King Hamad bin Isa Al Khalifa granted powers to Prince Salman bin Hamad Al Khalifa to resolve the current situation through dialogue.
Calls for talks in Bahrain after protesters fired on
MANAMA // Bahrain's King yesterday asked the crown prince to open a national dialogue once calm returns to the nation, after security forces opened fire on protesters in the capital, injuring at least 80 people.
King Hamad bin Isa Al Khalifa said, "all powers to fulfil the hopes and aspirations of all gracious citizens from all sections" would be granted to Prince Salman bin Hamad Al Khalifa to resolve the current situation through dialogue.
The firing started as marchers from the village of Deih moved towards Pearl Square roundabout yesterday afternoon, where at least four people were killed on Thursday.
Protesters described a chaotic scene of tear gas clouds, bullets coming from many directions and people slipping in pools of blood as they sought cover. Some claimed the gunfire came from either helicopters or sniper nests, the Associated Press reported. This was denied by the Ministry of Interior.
"People started running in all directions and bullets were flying," said Ali al Haji, 27, a bank clerk. "I saw people getting shot in the legs, chest, and one man was bleeding from his head."
The injured were taken to Salmaniya Medical Complex where officials said at least one person was in critical condition.
In a televised speech, Prince Salman said "our dialogue must take place in a climate of total calm," adding that "no issue can be excluded from that dialogue".
"What is happening today in Bahrain is not acceptable ... We have reached a dangerous stage that necessitates that each of us acknowledges the responsibilities ... Bahrain today is divided."
US President Barack Obama condemned the violence in Bahrain, home to the US Navy's 5th Fleet.
"The regime has broken something inside of me. ... All of these people gathered today have had something broken in them," said Ahmed Makki Abu Taki at the funeral for his 23-year-old brother, Mahmoud, who was killed in Thursday's predawn sweep through Pearl Square.
At a Shiite mosque in the village of Diraz, an anti-government hotbed, Imam Isa Qassim called the Pearl Square assault a "massacre" and thousands of worshippers chanted: "The regime must go."
Yesterday morning, hundreds marched through Sitra, as caskets carrying the bodies of two people killed on Thursday were driven through the streets. The crowd chanted "Not Sunnis, not Shia; One Bahrain", as they made they made their way through the village and past the home of Ali Khudeir, a 52-year-old father of four, who was killed.
"He was a good man, who loved to help people," said Umm Abdullah, 40, his sister in law, who joined a group of female relatives watching the procession pass, some wailing in grief.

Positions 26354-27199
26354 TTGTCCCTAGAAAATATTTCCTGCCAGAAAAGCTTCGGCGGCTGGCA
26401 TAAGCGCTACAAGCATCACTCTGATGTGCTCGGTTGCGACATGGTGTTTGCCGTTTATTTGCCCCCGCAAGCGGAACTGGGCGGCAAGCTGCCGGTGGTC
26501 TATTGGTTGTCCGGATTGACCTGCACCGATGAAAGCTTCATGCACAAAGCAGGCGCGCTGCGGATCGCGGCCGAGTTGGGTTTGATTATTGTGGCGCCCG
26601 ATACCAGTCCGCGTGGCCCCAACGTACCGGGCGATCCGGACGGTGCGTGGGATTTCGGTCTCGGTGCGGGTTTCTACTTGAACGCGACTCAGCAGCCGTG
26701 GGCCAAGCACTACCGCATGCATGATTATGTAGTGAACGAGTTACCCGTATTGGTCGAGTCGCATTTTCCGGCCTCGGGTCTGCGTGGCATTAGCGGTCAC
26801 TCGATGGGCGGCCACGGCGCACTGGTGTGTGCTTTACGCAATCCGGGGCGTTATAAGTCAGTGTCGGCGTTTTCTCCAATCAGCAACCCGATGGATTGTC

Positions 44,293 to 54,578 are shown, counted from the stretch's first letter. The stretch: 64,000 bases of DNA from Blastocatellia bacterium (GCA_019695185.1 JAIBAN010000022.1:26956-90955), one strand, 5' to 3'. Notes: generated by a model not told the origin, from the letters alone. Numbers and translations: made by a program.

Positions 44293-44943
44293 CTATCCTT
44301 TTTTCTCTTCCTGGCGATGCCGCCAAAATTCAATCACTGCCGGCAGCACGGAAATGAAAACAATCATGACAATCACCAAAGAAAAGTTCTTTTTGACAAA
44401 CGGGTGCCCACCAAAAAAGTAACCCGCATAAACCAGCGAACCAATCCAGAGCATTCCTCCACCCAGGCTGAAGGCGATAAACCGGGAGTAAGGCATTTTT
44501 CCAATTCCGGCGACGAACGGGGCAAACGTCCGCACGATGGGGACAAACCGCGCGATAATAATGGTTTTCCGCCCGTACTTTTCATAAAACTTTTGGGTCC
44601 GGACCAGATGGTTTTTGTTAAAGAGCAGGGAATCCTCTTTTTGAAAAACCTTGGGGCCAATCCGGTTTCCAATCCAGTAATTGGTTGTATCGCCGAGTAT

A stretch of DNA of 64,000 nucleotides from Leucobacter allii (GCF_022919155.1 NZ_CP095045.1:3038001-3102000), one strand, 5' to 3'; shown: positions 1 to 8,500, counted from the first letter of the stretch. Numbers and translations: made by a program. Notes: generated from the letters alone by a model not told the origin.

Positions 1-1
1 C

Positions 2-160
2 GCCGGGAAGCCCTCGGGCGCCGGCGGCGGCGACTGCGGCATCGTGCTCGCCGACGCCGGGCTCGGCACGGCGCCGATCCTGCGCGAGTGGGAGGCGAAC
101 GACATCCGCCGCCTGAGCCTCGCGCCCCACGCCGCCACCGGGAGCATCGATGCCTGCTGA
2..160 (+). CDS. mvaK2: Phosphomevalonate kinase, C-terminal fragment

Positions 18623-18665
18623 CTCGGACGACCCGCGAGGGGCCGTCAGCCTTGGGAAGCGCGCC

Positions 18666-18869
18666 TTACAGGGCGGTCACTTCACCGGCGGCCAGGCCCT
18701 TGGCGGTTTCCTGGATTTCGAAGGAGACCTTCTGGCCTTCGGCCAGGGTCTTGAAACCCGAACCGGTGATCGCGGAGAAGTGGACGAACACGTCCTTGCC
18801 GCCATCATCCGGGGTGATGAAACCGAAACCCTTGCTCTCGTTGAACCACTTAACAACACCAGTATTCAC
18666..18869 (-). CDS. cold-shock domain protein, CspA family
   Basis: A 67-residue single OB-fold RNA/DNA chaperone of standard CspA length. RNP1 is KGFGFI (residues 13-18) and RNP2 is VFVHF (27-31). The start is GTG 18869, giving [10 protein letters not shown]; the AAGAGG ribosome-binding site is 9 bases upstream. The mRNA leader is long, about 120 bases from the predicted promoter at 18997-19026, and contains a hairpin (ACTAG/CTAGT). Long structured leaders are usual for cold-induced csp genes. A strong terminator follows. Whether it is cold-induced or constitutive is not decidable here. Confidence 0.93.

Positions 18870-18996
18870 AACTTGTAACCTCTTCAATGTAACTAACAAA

But supporters of the government also came out, seeking to emphasise that the protests were not universal.
After noon prayers at the Grand Mosque in the Juffair neighbourhood, hundreds of people spilt out onto the main street to voice their support for King Hamad and the government. Traffic was at a standstill in parts of the capital as people took to their cars, waving flags, beeping horns and holding pictures of members of the Al Khalifa family.
"We are supporting our royal family, we were born with them and we will die with them," said Sabah al Rumaihi, 40, a businessman. "The government gave a clear message in Lulu [Pearl Square] and gave enough time for the people [to leave]. They get housing, allowances and benefits, but they don't appreciate it."
Tareq, 27, from Juffair said he came out to show support for his country.
"While I think maybe it's an insensitive time to hold such a rally [after the deaths in Pearl Square], it's important to show not everyone wants to overthrow the government," he said. "Still, it was very shocking to wake up to such news, it was like a nightmare to see such actions and the force that was used."
Following the violence on Thursday, demonstrators have maintained a presence outside the Salmaniya Medical Complex, where the injured are being treated. Makeshift food-stalls have been set-up, alongside a table displaying what protesters allege are examples of the ammunition that has been used against them in the past week.
"We were just staying in Lulu Square - youth and people my mother's age," said Noor Abbas, 24. "We were singing songs about our country, it was peaceful. All we want are our rights."
The protesters have demanded more jobs, improved housing and the release of political prisoners. They also want an end to what they say is discrimination against Shiites.